From Barbara writer...frequent contributor to the New York Times...she makes some good points and leaves a lot to think about here...BD 

After facing down the Third Reich, the Japanese Empire, the U.S.S.R., Saddam Hussein, the United States has met an enemy it dares not confront -- the American private health insurance industry.

Will I be arrested if I resist paying $10,000 a year for a private policy laden with killer co-pays and deductibles?  Unlike any other industry, this one grows by rejecting customers. No matter how shabby you look, Cartier, Lexus, or Nordstrom’s will happily take your money. Not Aetna. If you have a prior conviction -- excuse me, a pre-existing condition -- it doesn’t want your business.

We can’t just leap to a single payer system, he said in so many words, because it would be too disruptive, given the size of the private health insurance industry. Then I heard it yesterday from a Chicago woman who leads a nonprofit agency serving the poor: How can we go to a Canadian-style system when the private industry has gotten so “big”?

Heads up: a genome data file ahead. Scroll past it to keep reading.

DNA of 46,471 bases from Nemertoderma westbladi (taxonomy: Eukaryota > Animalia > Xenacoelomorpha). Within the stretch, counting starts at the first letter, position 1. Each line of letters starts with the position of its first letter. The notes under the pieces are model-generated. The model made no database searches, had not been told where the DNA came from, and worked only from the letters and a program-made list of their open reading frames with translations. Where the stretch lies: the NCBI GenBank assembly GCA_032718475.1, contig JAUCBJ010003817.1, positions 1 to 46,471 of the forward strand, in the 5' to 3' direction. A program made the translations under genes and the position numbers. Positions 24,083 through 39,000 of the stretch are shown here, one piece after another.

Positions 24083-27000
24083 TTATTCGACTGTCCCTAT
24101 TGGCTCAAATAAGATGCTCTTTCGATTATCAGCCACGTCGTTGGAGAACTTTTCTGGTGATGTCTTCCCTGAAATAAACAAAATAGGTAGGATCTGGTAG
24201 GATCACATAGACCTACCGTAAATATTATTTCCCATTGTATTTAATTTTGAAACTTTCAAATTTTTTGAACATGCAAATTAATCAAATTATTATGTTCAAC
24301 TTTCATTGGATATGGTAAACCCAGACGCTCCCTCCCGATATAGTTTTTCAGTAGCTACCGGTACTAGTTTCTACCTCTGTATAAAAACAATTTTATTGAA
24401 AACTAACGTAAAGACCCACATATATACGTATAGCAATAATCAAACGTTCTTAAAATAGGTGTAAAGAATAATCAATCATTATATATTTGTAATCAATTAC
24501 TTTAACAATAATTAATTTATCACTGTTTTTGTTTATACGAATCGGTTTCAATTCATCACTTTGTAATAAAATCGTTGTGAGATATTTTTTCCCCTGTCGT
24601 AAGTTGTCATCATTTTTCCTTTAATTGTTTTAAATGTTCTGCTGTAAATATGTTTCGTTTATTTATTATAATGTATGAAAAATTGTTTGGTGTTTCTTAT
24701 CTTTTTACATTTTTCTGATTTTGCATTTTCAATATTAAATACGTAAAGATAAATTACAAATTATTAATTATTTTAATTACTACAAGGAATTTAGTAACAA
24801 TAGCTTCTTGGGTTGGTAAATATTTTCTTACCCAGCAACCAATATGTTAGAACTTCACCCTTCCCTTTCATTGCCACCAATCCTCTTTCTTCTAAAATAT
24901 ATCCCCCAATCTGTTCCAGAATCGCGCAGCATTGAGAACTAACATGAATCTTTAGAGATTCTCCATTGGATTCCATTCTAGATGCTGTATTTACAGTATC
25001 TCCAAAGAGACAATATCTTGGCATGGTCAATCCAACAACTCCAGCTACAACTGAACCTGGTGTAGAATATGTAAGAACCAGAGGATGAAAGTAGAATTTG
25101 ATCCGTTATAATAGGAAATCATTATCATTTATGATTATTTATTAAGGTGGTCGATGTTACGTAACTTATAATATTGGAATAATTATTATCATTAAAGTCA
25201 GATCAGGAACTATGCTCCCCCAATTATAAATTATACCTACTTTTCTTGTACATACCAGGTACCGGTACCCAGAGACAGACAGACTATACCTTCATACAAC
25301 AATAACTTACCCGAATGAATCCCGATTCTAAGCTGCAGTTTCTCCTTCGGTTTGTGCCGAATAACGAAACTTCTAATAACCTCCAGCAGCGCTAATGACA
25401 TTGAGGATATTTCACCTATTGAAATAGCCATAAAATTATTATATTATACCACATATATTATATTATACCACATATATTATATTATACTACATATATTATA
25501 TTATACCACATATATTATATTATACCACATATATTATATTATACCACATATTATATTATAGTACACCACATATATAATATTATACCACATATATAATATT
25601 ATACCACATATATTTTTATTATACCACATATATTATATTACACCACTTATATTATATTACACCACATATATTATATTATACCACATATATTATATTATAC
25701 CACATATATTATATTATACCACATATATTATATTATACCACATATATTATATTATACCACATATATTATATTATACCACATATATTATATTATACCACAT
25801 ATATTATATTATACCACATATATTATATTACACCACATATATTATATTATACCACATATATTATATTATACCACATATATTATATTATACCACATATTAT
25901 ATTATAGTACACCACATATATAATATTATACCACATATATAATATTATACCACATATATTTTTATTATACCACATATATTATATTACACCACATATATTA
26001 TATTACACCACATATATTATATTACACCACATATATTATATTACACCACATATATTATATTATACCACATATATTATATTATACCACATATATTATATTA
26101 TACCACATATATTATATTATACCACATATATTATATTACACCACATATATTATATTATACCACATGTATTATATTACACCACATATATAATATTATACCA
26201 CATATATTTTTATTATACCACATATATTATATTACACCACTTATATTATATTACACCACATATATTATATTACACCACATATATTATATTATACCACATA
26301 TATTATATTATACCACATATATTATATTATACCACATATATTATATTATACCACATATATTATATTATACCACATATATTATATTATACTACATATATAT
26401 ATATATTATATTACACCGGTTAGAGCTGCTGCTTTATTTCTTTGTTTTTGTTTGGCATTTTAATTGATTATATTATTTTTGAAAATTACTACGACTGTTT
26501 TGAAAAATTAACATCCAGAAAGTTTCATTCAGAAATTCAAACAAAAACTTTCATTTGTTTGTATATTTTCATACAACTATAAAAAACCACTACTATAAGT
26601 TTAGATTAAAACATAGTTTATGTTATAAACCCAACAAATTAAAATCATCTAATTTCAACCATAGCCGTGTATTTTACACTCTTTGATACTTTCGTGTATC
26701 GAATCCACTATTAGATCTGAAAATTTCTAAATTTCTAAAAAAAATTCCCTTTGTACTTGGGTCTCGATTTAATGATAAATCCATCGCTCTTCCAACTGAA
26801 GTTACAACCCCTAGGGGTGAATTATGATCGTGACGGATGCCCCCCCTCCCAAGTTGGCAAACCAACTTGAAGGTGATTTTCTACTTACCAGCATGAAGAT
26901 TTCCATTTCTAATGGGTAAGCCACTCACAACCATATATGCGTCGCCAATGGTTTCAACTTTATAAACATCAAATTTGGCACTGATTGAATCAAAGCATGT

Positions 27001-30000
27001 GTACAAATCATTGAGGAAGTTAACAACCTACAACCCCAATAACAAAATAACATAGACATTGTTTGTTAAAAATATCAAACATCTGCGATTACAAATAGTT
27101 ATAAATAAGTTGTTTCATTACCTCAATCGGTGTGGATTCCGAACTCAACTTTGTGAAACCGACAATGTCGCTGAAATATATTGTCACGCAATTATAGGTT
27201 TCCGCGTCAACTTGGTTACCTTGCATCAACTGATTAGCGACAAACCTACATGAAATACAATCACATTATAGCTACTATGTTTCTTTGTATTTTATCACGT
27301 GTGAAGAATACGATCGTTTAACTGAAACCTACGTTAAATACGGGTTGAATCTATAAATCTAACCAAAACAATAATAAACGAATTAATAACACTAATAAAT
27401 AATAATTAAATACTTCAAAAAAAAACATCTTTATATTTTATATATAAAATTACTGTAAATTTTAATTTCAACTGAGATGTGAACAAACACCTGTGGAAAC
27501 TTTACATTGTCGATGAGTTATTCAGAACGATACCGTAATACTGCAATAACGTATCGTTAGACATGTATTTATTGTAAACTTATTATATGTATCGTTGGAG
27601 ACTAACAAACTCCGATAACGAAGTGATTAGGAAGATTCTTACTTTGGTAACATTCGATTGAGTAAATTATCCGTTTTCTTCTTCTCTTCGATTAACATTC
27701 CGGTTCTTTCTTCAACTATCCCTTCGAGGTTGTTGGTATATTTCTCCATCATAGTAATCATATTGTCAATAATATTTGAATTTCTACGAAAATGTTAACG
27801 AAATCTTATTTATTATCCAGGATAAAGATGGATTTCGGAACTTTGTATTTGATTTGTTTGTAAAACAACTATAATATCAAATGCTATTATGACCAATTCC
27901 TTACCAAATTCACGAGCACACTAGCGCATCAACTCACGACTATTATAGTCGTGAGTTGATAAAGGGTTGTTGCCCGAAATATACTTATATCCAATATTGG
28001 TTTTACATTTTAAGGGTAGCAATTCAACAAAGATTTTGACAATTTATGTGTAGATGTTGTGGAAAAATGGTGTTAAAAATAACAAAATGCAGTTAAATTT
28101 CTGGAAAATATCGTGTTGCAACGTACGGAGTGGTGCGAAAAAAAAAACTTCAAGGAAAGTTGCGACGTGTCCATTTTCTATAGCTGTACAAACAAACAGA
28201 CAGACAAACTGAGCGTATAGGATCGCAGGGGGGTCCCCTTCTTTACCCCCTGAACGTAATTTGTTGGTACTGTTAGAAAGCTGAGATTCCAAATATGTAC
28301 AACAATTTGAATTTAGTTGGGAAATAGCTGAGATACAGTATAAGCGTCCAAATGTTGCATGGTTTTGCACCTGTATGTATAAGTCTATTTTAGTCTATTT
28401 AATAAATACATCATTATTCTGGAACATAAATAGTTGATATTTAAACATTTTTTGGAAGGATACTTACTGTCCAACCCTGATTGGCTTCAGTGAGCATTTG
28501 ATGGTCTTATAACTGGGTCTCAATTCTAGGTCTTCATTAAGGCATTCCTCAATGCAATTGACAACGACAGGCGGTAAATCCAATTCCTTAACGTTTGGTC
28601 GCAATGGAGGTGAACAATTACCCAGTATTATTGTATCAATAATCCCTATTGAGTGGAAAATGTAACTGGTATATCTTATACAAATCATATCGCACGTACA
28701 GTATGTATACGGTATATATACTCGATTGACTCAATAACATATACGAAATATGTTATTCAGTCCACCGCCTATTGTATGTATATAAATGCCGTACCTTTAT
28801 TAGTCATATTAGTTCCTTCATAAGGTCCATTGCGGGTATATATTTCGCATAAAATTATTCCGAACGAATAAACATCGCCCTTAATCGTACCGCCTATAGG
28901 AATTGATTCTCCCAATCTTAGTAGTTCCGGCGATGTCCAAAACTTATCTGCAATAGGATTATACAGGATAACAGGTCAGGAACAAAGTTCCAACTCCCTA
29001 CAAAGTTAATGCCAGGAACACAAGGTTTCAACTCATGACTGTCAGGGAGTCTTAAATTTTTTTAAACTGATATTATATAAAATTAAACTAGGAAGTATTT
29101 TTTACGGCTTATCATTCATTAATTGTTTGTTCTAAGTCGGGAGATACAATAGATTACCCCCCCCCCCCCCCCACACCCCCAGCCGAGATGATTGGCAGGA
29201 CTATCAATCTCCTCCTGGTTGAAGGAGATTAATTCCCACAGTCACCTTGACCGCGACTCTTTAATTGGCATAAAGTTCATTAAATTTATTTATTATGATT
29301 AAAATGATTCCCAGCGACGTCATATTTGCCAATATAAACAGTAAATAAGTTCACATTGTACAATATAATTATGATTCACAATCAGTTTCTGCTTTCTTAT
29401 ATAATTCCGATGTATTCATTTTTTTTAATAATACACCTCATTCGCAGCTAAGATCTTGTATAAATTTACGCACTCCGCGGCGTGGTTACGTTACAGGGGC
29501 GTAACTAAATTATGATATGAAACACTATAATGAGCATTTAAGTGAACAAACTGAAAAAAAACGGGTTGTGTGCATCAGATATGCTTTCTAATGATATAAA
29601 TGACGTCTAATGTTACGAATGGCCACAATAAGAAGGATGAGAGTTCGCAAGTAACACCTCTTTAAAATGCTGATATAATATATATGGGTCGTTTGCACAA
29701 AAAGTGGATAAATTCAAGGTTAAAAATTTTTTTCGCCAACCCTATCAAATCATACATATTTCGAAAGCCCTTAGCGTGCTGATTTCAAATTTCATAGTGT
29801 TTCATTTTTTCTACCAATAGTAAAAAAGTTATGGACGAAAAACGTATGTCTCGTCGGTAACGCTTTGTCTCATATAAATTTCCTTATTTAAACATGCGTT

This in turn generates ever more employment in doctors’ offices to battle the insurance companies. Dr. Atul Gawande, a practicing physician, wrote in The New Yorker that ''a well-run office can get the insurer's rejection rate down from 30 percent to, say, 15 percent. That’s how a doctor makes money. It's a war with insurance, every step of the way.'' And that’s another thing your insurance premium has to pay for: the ongoing "war" between doctors and insurers.

AlterNet: Health and Wellness: Why Does Everyone Bow Down to the Health Insurance Industry?

Barbara Ehrenreich is the author of thirteen books, including the New York Times bestseller Nickel and Dimed. A frequent contributor to the New York Times, Harpers, and the Progressive, she is a contributing writer to Time magazine. She lives in Florida.


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